Their most recent volume is Blood on the Table: Essays on Food in International Crime Fiction (McFarland, 2018), which came out in April 2017. This book, the first to focus explicitly on the semiotics of food in crime fiction from a multicultural and interdisciplinary perspective, includes studies on Anthony Bourdain, Arthur Upfield, Sara Paretsky, Andrea Camilleri, Fred Vargas, Ruth Rendell, Stieg Larsson, Leonardo Padura, Georges Simenon, Paco Ignacio Taibo II, and Donna Leon, as well as television productions.
Their current project, which they are co-writing, focuses on the complex figure of the defective detective.
Intan Paramaditha translated by Stephen Epstein, The Lifted Brow, 2018
Inspired by horror fiction, myths and fairy tales, Apple and Knife is an unsettling ride that swerves into the supernatural to explore the dangers and power of occupying a female body in today’s world.
These short fictions set in the Indonesian everyday—in corporate boardrooms, in shanty towns, on dangdut stages—reveal a soupy otherworld stewing just beneath the surface. Sometimes wacky and always engrossing, this is subversive feminist horror at its best, where men and women alike are arbiters of fear, and where revenge is sometimes sweetest when delivered from the grave.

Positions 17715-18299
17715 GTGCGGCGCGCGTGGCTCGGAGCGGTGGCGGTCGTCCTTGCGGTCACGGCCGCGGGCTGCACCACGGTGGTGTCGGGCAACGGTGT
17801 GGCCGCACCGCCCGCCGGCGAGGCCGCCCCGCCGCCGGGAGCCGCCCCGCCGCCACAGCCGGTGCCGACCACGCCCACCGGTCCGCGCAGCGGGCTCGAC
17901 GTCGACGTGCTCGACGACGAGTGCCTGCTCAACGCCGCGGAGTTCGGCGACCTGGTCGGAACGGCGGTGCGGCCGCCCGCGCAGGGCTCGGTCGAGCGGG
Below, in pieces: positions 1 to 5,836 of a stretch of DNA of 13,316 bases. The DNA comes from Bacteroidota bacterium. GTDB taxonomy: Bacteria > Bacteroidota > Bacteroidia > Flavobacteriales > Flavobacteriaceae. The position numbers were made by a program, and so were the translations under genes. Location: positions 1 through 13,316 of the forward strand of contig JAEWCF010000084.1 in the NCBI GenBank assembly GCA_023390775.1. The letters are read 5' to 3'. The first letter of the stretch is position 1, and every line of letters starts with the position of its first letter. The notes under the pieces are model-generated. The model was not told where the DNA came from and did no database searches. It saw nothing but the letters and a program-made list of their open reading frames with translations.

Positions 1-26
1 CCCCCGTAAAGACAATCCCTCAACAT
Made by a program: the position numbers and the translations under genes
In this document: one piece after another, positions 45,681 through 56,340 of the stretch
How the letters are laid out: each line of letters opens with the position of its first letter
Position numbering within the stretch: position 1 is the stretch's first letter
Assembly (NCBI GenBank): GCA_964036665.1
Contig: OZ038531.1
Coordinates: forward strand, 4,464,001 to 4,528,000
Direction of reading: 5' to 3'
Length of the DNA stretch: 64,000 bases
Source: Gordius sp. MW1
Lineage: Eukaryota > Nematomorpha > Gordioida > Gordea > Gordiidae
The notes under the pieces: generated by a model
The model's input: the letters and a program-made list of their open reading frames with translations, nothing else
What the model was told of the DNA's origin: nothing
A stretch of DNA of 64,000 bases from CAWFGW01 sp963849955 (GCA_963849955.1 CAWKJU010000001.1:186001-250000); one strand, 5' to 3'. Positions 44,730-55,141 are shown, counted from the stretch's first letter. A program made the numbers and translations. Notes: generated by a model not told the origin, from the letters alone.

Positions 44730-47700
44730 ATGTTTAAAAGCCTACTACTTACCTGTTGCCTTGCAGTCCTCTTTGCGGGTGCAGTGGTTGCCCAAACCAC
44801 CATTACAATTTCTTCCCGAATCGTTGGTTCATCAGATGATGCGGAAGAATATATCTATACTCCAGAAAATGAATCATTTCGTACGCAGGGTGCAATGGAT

Mara finds herself brainstorming an ad campaign for Free Maxi Pads, with a little help from the menstruation-eating hag of her childhood. Jamal falls in love with the rich and powerful Bambang, but it is the era of the smiling general and, if he’s not careful, he may find himself recruited to Bambang’s brutal cause. Solihin would give anything to make dangdut singer Salimah his wife—anything at all.
In the globally connected and fast-developing Indonesia of Apple and Knife, taboos, inversions, sex and death all come together in a heady, intoxicating mix full of pointed critiques and bloody mutilations. Women carve a place for themselves in this world, finding ways to subvert norms or enacting brutalities on themselves and each other.